Fiction, Jack

Jack and The Fountain of Youth — Audio Installment 2

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Jack Cover with border small canvas

by HL Carpenter
ISBN: 978-0-9884095-1-4
Ebook ISBN: 978-0-9884095-0-7
Copyright (c) 2012 by Top Drawer Ink Corp.


Continued from Audio Installment 1
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Jack and The Fountain of Youth — Audio Installment 2


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Below is the text version of the audio.

Mr. Newman unwrapped another candy and popped it into his mouth. The aroma of peppermint filled the office again. “His name’s Moran Tennies. He says the Fountain of Youth is on a farm owned by Mrs. Corinda Owens Tagg.”

Poor Mrs. Tagg.

Jack didn’t know her, but he already felt sorry for her. If anyone found out the Pryer had sent a reporter to look for the Fountain of Youth on her property, she’d have more visitors than she’d ever expected, and not all of them would be nice.

The Pryer made a lot of money publishing peculiar tales and outlandish cover photos, both online and in print. To keep the stories and the advertising dollars coming, the paper offered a cash reward for information leading to a front-page, just-this-side-of-believable exposé. Some of the people trying to collect the fee didn’t care who got hurt in the process.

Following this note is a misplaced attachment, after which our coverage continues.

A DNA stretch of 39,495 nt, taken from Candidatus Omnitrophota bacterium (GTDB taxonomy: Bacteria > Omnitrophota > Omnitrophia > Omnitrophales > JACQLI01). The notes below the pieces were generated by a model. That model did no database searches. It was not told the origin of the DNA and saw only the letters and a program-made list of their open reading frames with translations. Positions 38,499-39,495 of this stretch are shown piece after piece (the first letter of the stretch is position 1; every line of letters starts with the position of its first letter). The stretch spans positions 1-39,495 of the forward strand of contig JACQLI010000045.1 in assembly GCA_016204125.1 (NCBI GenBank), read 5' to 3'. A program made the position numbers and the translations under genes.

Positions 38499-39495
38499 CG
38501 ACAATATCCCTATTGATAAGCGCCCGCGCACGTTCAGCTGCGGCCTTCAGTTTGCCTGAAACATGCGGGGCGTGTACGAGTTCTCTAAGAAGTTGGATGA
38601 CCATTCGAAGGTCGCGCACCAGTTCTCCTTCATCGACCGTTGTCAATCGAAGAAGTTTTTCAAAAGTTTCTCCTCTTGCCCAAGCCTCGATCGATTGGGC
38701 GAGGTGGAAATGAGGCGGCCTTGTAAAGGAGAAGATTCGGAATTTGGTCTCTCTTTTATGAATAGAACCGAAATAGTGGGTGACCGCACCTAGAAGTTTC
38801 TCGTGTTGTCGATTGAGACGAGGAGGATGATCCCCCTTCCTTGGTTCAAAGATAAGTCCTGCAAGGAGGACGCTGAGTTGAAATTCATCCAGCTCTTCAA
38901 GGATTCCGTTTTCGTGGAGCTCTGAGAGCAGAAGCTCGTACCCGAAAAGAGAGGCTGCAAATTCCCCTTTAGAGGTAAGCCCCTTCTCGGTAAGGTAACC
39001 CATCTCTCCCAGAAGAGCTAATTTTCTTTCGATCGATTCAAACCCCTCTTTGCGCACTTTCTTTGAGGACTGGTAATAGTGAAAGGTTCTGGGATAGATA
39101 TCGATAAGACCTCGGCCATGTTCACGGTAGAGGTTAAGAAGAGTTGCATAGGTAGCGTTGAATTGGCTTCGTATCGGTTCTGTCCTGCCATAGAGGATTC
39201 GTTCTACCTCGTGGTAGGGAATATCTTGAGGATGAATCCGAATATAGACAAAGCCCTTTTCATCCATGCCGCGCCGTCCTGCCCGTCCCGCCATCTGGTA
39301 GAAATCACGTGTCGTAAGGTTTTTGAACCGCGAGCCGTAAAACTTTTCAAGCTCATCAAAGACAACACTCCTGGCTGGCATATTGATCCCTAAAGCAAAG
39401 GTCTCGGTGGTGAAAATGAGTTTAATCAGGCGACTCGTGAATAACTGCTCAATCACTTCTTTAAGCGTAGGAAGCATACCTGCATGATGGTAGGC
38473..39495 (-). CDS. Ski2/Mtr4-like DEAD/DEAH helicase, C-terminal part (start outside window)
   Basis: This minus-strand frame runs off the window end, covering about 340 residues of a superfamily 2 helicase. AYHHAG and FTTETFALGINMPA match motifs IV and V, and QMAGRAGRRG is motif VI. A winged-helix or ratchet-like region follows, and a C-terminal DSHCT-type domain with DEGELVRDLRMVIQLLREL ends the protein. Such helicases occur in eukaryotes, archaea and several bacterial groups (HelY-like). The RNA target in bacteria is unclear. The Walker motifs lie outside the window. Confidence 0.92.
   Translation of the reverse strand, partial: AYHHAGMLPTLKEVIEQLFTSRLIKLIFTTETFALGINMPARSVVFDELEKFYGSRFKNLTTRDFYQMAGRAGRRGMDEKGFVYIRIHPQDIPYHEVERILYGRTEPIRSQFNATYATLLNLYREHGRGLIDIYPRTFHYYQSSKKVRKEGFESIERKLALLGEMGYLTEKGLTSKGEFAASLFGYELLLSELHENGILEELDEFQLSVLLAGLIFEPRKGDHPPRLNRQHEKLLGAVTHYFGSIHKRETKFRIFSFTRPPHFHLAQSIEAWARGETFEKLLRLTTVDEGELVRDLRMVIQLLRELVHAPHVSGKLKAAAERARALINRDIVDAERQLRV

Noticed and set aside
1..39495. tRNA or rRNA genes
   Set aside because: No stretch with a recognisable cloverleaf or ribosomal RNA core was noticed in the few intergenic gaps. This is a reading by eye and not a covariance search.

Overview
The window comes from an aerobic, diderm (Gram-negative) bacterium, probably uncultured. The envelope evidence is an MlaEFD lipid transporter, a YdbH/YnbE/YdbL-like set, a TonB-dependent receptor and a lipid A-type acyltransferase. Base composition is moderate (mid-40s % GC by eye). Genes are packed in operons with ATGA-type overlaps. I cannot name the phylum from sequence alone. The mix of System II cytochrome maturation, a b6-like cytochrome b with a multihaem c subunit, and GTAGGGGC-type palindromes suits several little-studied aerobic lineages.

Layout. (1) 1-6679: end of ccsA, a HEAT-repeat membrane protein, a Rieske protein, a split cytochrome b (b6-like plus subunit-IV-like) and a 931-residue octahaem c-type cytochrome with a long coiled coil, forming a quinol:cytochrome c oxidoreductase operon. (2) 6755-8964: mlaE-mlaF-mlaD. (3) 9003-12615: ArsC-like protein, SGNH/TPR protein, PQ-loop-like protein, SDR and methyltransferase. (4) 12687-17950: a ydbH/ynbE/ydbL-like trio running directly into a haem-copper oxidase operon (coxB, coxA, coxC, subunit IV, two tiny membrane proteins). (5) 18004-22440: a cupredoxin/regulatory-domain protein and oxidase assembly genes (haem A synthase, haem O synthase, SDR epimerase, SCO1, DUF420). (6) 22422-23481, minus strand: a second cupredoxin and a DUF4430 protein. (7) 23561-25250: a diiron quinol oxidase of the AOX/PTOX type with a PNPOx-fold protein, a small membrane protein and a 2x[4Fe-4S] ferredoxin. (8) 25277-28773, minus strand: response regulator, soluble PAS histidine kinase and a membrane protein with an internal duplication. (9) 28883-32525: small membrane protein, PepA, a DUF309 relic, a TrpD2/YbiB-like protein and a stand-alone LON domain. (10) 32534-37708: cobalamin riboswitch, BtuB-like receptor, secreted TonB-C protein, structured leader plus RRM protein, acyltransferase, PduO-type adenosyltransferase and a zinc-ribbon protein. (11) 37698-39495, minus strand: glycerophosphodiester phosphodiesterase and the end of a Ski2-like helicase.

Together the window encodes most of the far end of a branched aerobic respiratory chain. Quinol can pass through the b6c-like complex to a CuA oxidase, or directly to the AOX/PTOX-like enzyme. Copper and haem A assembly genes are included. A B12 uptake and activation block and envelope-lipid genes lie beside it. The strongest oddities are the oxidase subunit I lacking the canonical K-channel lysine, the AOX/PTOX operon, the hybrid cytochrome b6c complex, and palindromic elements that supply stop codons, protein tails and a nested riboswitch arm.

Things were going to change when — if — he and Tia Bella bought the paper. Making an informed decision about whether they would or not was the only reason he’d signed up as an intern this summer, and the only reason he couldn’t tell Mr. Newman to take a long hike off Everyoung’s short pier. He had no intention of dredging up the heartbreak of the past, no intention of getting even the tiniest bit excited about finding the Fountain again, no intention of ever, and he meant ever—

“Earth to Jack. Earth to Jack.”

He jerked upright in his chair and jotted the names in his pad with his chewed pencil stub. “Moran Tennies. Corinda Owens Tagg. Is that all?”

“Two more things.” Mr. Newman narrowed his eyes and jutted his chin in another gorilla imitation. “First, the Luminary will probably send Sylvester Liaberco to sniff out what you’re up to. If you recall, Sly scooped you with his digital shot of Bigfoot a couple of weeks ago.”

Jack didn’t need the reminder. He vividly remembered Mr. Liaberco and the Bigfoot fiasco. He’d have finished his work at the Pryer already if it hadn’t happened.